is a slow season
is for turning inward
is for being still, for reflecting and resting.
is for looking forward to the first snowdrops
is for wearing comfortable warm woollen cardigans
is for noticing the small daily gifts.
But how can we try to “keeping winter”? I have to admit I love this eighteenth-century English expression of “keeping” a season. It refers to the traditional ways people in the country restored their bodies and nurtured their souls by honouring, in their daily rounds, the rhythm of the natural world. It’s an invitation to live in a seasonal way.
And I can only say ‘yes’ to this invitation! Will you join me?
I try to adopt a quieter rhythm that allows me to fully embrace winter, rather than wishing winter away as I sometimes do. For me, winter is the most difficult season as I so much miss the sun, the light, the flowers in the garden and being able to live outside.
In winter I find myself enjoying the smaller and ordinary things… to find beauty in these small gifts of the everyday.
A small still life in my studio with the promise of spring. The catkins of the hazel are already blooming. I brought in a branch of forsythia 2 weeks ago and put it in a vase, waited and watched… because magic was about to occur. Suddenly the first yellow star flower bloomed. Whenever I walk into my studio, these branches are greeting me with the open arms of the outdoors.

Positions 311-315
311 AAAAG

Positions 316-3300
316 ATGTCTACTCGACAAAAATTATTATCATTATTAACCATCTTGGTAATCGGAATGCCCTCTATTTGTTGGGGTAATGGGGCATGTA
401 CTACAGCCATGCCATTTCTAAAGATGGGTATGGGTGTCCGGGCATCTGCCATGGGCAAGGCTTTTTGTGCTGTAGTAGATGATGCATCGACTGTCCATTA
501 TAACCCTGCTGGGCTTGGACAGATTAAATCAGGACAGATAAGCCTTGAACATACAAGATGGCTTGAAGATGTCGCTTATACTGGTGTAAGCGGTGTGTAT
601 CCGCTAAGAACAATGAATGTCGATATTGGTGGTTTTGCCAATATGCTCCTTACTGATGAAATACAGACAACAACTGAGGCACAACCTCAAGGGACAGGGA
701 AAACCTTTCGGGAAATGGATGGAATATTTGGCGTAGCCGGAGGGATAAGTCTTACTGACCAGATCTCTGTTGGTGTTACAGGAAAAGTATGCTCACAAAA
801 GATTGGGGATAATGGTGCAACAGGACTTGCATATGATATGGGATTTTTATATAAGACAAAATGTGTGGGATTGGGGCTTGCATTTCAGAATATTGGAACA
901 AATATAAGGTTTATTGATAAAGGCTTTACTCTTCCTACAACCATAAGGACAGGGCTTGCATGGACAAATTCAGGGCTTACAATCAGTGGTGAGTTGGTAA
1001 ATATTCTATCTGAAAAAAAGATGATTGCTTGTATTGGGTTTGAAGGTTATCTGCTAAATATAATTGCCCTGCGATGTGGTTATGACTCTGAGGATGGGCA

The first snowdrops are blooming too! They proudly announce early spring. Like no other flower this fragile snowdrop assures us that winter finally has lost its grip. Even though we’ll have to wait some more weeks before it’s really spring, these flowers hold a hopeful promise. Have you already noticed some blooming snowdrops in the woods?
I’m revelling in watching hyacinth bulbs grow. I put them in forcing vases and enjoy their growth day by day. I don’t think I could survive winter without hyacinth bulbs! What a delightful scent they spread in my studio and our home!
I love the warmth and comfort of woolen cardigans, knitted mittens and warm gloves. It gives such a warm and cosy feeling to be wrapped in wool.
My winter idyll isn’t complete without feeling the joy about the first shoots of spring green in the garden!
It might seem as if I’m too eagerly waiting for spring but we have had an unusual warm winter with no snow or real cold frost until now. The garden and nature really needs a real winter with its coldness but is awakening already. Unfortunately it’s the consequence of the global warming. I can only hope the tiny green shoots will not be damaged if King winter still decides to bring us a visit.
May you be as strong and fragile as the snowdrops to enjoy winter in a slow and natural way and create your own winter idyll! And please, may we not rush this season by.